So a female applicant is offered a job. She rejects the offer. Then she turns around and sues the company, alleging failure to hire and sex discrimination. Whaaaaaaat? Yes, you read that right. Understandably the would-be employer moved to dismiss the claim. After all she can’t prove that she was rejected for the position and she can’t prove circumstances giving rise to a discrimination claim. This defense is known as failure to state a claim. So what’s there even to discuss? Well, here’s the twist. The court denied the employer’s motion to dismiss. That means that the case is still alive and can proceed to trial. Yes, that’s right. This employee-plaintiff, who rejected a job offer has been allowed to go forward with her sex discrimination and failure to hire claim. What court would allow that and why? Read on and you’ll see..
(image from g-enderinequality.weebly.com)
Here’s what went down:
A woman applied for a Spa Manager position with Primland Ltd in 2016. She had owned and operated her own spa for 8 years prior to selling it in 2015. She went through several interviews. During the interview process, the general manager allegedly told her that he preferred to hire a male manager “to control this mostly female staff.” The candidate alleged that she spoke with the H.R. Coordinator after the interview and that the H.R. Coordinator confirmed the general manager’s preference, but encouraged her to continue the interview process. The H.R. Coordinator also allegedly told the applicant that if the general manager did offer her a job, he would continue treating her poorly so that she would quit. The company offered her the job at $48,000 with a $5,000 potential bonus. The candidate did not respond to the offer after unsuccessful attempts to get a response from her, concluded that she had effectively rejected the offer. The company then interviewed and hired a male manager at a salary of $68,000 with a $10,000 potential bonus.
The candidate filed an EEOC charge and then sued under Title VII of the Civil Rights Act. Based on how the general manager treated her during the interview process, she felt that the general manager purposely made an offer that she would reject, so he could go ahead and hire a male manager. She apparently found support of her conclusions from the statements made to her by the H.R. Coordinator. She also argued that accepting the offer would have been a futile gesture, because it seemed clear that she would be subject to poor treatment, designed to cause her to quit the job, so that the general manager could then hire a man.
In denying the company’s motion to dismiss, the court felt that the manager’s alleged preference for hiring a man, the H.R. Coordinator’s statement, allegedly confirming that preference, the allegedly more favorable treatment that the male candidate received during the interview process, along with the significantly higher salary and bonus offered to him, created factual issues for a jury to decide.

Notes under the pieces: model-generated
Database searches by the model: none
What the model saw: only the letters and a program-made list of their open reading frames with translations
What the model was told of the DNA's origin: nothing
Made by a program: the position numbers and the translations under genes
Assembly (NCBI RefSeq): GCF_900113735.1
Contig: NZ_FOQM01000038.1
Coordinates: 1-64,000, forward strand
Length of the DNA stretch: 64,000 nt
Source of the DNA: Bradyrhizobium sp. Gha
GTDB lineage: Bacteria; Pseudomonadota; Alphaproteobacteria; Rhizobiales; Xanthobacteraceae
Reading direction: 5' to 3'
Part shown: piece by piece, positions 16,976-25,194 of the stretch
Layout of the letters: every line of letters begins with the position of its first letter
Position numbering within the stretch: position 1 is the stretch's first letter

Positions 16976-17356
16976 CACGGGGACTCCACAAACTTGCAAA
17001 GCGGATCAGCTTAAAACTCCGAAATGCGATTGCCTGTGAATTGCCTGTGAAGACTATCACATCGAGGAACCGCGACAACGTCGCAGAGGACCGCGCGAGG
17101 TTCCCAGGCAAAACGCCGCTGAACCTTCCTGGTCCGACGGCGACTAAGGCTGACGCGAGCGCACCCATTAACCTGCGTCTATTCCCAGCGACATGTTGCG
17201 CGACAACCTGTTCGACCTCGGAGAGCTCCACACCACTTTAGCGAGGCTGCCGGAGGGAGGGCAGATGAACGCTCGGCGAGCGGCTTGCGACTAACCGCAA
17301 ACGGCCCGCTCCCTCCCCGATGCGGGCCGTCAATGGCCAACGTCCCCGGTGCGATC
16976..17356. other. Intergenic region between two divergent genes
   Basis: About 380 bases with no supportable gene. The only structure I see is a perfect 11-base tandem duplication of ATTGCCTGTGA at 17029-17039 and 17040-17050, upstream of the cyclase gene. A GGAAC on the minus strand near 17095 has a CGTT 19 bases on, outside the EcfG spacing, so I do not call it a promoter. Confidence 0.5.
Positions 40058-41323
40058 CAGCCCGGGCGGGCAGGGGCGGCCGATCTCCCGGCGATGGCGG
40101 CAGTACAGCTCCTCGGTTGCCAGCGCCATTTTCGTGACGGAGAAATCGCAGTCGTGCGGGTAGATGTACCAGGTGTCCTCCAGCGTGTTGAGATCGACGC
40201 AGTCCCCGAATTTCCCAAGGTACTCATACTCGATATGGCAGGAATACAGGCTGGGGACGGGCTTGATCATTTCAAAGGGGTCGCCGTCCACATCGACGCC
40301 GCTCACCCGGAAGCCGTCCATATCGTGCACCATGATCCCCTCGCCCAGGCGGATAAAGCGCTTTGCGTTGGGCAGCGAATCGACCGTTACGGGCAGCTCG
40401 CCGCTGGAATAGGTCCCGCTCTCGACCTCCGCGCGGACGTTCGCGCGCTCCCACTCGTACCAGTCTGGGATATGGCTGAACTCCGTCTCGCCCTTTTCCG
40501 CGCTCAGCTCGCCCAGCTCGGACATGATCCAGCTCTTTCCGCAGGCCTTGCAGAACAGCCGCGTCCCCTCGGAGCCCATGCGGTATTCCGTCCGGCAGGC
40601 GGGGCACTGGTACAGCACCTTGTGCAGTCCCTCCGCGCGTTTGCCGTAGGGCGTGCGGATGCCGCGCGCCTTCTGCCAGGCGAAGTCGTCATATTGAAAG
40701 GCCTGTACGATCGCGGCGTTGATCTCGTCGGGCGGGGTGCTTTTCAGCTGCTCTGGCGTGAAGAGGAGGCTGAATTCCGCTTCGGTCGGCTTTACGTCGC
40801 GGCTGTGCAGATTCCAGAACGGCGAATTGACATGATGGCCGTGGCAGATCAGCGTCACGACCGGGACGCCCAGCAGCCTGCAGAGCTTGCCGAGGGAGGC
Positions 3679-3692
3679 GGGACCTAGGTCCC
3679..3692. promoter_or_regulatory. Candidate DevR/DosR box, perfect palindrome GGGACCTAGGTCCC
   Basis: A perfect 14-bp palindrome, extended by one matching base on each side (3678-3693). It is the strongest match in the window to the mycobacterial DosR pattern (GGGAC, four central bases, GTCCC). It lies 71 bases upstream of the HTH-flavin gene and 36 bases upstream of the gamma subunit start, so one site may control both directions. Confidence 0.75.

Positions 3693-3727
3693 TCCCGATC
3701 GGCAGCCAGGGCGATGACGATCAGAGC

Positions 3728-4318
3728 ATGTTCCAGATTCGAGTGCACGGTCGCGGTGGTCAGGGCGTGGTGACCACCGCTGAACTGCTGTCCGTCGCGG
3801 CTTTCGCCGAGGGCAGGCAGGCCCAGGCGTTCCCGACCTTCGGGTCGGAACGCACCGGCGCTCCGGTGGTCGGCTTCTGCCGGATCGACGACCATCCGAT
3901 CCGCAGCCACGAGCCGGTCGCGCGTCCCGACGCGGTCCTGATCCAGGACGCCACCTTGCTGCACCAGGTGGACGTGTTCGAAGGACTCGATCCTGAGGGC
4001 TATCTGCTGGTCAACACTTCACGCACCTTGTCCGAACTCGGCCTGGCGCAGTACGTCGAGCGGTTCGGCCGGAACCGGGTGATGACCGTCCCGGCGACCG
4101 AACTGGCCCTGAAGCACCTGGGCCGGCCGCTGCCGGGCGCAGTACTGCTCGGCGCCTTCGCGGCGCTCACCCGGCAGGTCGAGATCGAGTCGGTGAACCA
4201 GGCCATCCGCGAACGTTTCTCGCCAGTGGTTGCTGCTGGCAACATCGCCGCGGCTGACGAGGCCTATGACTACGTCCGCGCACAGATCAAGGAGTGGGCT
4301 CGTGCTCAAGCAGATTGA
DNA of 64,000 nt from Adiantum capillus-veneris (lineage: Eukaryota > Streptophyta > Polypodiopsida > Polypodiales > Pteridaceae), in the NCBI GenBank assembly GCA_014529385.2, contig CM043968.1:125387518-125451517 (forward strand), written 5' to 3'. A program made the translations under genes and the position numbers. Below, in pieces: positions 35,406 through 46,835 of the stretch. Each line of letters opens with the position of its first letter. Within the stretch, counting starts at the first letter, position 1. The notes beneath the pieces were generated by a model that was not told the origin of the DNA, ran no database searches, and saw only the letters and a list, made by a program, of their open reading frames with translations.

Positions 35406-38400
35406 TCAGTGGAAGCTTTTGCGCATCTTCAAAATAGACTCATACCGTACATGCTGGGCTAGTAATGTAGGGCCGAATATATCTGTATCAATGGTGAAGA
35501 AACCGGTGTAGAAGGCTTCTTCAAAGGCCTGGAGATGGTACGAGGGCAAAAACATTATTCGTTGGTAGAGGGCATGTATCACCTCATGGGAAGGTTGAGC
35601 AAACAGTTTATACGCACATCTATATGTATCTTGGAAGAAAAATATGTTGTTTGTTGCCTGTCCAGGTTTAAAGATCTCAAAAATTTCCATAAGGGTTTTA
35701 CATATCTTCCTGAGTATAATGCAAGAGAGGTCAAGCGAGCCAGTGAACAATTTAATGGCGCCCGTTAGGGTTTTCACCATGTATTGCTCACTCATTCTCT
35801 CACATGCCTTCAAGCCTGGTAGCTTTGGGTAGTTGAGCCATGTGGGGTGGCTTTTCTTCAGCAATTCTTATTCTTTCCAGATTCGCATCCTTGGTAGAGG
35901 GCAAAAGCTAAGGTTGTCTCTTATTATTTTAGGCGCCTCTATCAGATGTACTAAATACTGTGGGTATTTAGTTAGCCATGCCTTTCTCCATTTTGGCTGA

So what might we learn from this case?
First: Even when a candidate rejects a job offer, s/he may, under the right circumstances be able to bring a failure to hire discrimination claim.
Second: Don’t make sham job offers. By that I mean don’t make an offer that a reasonable person would likely believe is a cover for discrimination in connection with the hiring process, or that s/he would likely be subjected to discrimination if s/he accepted the offer. In other words, Don’t get cute!
Third: Don’t offer different candidates significantly different salaries and benefits in connection with the same or substantially the same job. This alone is a big red flag — and a basis for a discrimination claim. If you are going to do so have a really, really really good reason — and document it.
Fourth: Train anyone involved in the hiring process to base hiring decisions on job-related issues only. Make sure that managers are trained regarding discrimination, and what practices are and are not legal, and acceptable in your company.
Fifth: If you don’t have anti-discrimination policies and procedures in place now is a great time to create them. If you do, now is a great time to review and update them.
Sixth: Don’t assume that policies and training are enough. Follow up. Check in with managers and with employees and take the pulse. Make sure the policies are being adhered to.
Seventh: Make sure all levels of management set the tone by modeling the behavior they want to see in their employees (and first-line and middle managers). Aim higher than legal compliance, i.e. the bare minimum. Remember whatever you aim for you are bound to fall short every now and again. If you only aim for the bare minimum, you will have problems on those occasions when you miss.
OK, some say seven is a lucky number, so I’ll stop with seven points — for now. See you next week…
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